More important, I need to figure out how to split the parts in order to be able to get them free of the molds. The molds represent the inner surface of the parts; in other words, the parts themselves will be laid up over these molds. This morning I began to reflect that the ambient pressure source for the injectors and mags -- both of which are pressurized by the turbocharger -- and possibly also for the manifold pressure gauge, is a tap in the duct leading into the throttle body, and that this tap is at a right angle to the flow direction.
Since the flow speed in that duct is around mph, there might be some pressure drop, and so I may not be getting full pressure. I consulted my photos and found, first of all, that I was wrong about the MP source; it comes from the crotch of the Y downstream of the throttle body. At least I think it does; actually, every one of my photos manages to hide that area, which resembles the pudendum of a putto, as modestly as those fortuitous bits of foliage and fabric in paintings of yore do the corresponding parts of Venus, Mars or Jesus.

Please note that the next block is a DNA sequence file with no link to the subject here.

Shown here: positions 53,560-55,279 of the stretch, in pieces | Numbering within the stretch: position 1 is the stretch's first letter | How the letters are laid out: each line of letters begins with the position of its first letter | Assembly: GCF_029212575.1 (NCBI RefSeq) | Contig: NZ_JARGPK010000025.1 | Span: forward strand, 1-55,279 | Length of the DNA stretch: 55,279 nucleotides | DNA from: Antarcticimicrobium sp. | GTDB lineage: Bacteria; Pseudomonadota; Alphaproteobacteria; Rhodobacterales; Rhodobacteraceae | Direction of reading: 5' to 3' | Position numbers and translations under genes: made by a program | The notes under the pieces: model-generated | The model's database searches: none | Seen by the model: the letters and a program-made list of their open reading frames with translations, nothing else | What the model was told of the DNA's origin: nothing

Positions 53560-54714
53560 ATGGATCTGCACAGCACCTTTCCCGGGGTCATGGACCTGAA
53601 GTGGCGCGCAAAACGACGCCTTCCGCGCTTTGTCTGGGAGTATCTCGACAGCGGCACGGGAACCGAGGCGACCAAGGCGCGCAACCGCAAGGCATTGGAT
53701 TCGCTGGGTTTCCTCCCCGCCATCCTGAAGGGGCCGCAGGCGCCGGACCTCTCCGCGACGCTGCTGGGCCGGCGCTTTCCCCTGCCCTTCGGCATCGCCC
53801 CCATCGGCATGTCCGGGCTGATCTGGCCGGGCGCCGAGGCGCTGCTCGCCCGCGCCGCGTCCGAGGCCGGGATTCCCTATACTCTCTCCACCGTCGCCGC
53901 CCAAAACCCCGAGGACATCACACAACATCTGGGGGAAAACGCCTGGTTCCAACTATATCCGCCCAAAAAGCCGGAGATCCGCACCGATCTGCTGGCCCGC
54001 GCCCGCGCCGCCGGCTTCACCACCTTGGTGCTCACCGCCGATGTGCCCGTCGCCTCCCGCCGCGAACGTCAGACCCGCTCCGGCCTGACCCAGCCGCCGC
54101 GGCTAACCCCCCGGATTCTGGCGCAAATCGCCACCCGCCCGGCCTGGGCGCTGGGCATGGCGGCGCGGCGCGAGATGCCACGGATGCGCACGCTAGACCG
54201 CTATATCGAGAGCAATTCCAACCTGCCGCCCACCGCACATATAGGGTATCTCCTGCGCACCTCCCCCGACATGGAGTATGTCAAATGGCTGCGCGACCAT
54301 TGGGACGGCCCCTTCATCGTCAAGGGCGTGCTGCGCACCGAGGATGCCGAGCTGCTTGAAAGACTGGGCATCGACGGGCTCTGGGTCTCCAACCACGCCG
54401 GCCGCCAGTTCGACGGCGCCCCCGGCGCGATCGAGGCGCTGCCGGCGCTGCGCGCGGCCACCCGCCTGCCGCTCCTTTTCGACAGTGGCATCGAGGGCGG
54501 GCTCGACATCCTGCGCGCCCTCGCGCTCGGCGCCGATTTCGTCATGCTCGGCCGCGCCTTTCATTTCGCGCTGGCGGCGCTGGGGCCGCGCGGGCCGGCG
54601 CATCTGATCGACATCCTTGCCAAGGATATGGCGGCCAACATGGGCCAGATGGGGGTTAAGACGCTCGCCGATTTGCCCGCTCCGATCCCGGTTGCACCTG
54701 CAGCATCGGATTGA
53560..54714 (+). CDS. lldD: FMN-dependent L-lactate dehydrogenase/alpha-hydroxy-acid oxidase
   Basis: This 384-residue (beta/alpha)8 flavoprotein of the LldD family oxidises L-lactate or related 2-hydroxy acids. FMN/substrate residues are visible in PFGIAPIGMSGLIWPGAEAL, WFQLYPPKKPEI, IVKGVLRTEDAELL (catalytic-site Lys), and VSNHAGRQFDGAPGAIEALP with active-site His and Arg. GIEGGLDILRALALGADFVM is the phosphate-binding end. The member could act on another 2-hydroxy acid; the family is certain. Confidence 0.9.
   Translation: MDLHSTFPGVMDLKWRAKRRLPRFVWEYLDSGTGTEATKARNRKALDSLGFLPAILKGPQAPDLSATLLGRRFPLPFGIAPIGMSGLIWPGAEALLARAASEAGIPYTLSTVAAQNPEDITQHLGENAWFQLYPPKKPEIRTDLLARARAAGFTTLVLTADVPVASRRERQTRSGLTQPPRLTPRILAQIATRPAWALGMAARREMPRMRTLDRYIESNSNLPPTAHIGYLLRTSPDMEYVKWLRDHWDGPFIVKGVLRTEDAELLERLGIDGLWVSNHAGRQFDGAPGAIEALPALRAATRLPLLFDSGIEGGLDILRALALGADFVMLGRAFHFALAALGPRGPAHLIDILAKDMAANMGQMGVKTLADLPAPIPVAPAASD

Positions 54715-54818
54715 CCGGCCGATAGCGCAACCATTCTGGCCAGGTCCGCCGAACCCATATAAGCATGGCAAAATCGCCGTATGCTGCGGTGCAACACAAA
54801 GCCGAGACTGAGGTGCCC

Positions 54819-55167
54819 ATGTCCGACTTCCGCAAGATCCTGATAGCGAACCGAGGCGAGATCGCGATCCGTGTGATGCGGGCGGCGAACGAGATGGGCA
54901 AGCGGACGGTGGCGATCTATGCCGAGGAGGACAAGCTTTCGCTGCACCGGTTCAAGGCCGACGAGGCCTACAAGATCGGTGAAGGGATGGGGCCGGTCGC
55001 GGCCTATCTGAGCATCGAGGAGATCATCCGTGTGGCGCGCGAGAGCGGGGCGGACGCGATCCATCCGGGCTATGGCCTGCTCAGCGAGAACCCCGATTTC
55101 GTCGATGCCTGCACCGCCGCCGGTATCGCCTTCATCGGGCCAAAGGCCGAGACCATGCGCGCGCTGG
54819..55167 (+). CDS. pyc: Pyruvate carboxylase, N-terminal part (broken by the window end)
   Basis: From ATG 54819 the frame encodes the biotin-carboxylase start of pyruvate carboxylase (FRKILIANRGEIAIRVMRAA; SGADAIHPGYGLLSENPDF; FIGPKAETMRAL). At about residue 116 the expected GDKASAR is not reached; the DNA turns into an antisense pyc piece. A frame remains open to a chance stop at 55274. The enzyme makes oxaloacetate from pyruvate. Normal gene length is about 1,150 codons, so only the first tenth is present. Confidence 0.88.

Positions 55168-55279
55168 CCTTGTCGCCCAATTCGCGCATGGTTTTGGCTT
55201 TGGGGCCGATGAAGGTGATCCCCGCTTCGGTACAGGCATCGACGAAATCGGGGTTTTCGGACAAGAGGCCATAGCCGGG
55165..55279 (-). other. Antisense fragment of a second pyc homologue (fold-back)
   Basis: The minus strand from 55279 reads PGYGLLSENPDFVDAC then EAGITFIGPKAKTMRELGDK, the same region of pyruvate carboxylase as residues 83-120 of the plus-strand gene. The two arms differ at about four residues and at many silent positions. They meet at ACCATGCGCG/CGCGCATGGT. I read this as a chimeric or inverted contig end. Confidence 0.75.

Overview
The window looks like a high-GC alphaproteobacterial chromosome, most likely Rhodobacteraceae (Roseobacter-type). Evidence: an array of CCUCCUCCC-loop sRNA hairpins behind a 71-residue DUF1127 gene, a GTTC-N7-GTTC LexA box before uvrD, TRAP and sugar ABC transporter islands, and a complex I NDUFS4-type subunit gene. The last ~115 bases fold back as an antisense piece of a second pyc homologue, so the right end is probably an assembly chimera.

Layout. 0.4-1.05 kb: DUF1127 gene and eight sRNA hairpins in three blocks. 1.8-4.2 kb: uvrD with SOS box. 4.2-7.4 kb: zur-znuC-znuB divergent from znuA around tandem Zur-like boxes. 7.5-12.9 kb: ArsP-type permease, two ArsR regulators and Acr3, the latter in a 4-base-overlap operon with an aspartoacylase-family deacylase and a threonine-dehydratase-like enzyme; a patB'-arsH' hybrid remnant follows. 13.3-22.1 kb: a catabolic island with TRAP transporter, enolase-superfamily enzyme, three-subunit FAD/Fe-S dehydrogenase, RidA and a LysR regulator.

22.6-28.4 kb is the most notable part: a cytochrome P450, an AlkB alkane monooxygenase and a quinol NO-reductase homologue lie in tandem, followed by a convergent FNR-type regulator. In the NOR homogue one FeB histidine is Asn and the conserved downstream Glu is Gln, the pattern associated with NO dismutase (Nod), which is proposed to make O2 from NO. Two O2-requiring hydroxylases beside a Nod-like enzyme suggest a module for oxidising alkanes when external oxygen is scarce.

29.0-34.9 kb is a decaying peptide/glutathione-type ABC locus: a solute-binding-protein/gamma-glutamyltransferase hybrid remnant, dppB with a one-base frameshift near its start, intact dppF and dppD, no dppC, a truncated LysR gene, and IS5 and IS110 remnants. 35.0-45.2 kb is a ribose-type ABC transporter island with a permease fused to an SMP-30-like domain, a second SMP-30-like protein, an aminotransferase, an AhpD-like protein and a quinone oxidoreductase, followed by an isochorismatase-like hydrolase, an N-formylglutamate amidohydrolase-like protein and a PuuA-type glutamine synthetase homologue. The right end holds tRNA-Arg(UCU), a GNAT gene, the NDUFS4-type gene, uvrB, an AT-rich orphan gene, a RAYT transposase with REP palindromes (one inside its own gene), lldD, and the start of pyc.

But it stands to reason that the MP pickoff would be downstream of the throttle; I was silly to think otherwise, however briefly. At any rate, I shall go to the airport today and visit the scene in person. Fortunately, my manifold pressure gauge has two needles, one of which tracks ambient pressure and provides, for anyone who can subtract, a crude but reliable backup altimeter.
I can temporarily hook that one up to the pressure tap that goes to the mags and injectors; the two needles will show the pressure drop, if any. The last time I reported on its behavior, in December, I had replaced its internal battery and it was now remembering to send position data to the autopilot; but it had stopped offering airports, NDBs and such stuff as Go To options, and was confining itself to waypoints, of which, incidentally, none were programmed.
In addition, its map would display road, airport, position and track data, but not airspace boundaries. I was pretty well resigned to this state of affairs when one day it suddenly remembered its airports and NDBs. Then it would not search properly; it would go up to about the middle of the alphabet and then jump back to the beginning. After a couple of restarts, however, it abandoned that annoying behavior and acknowledged the entire alphabet.
A couple of flights later, airspace boundaries suddenly appeared. It was like a stroke victim slowly relearning how to speak and walk. I do not know enough about electronics to understand how a device like this, which must have about the neurological complexity of C. The intercooler tanks will be laid up, using carbon fiber, over these molds.
The one on the left is the inlet. Actually, I am well and so is the airplane. The nation, maybe not so much. I have done very little work on the plane lately, for several reasons.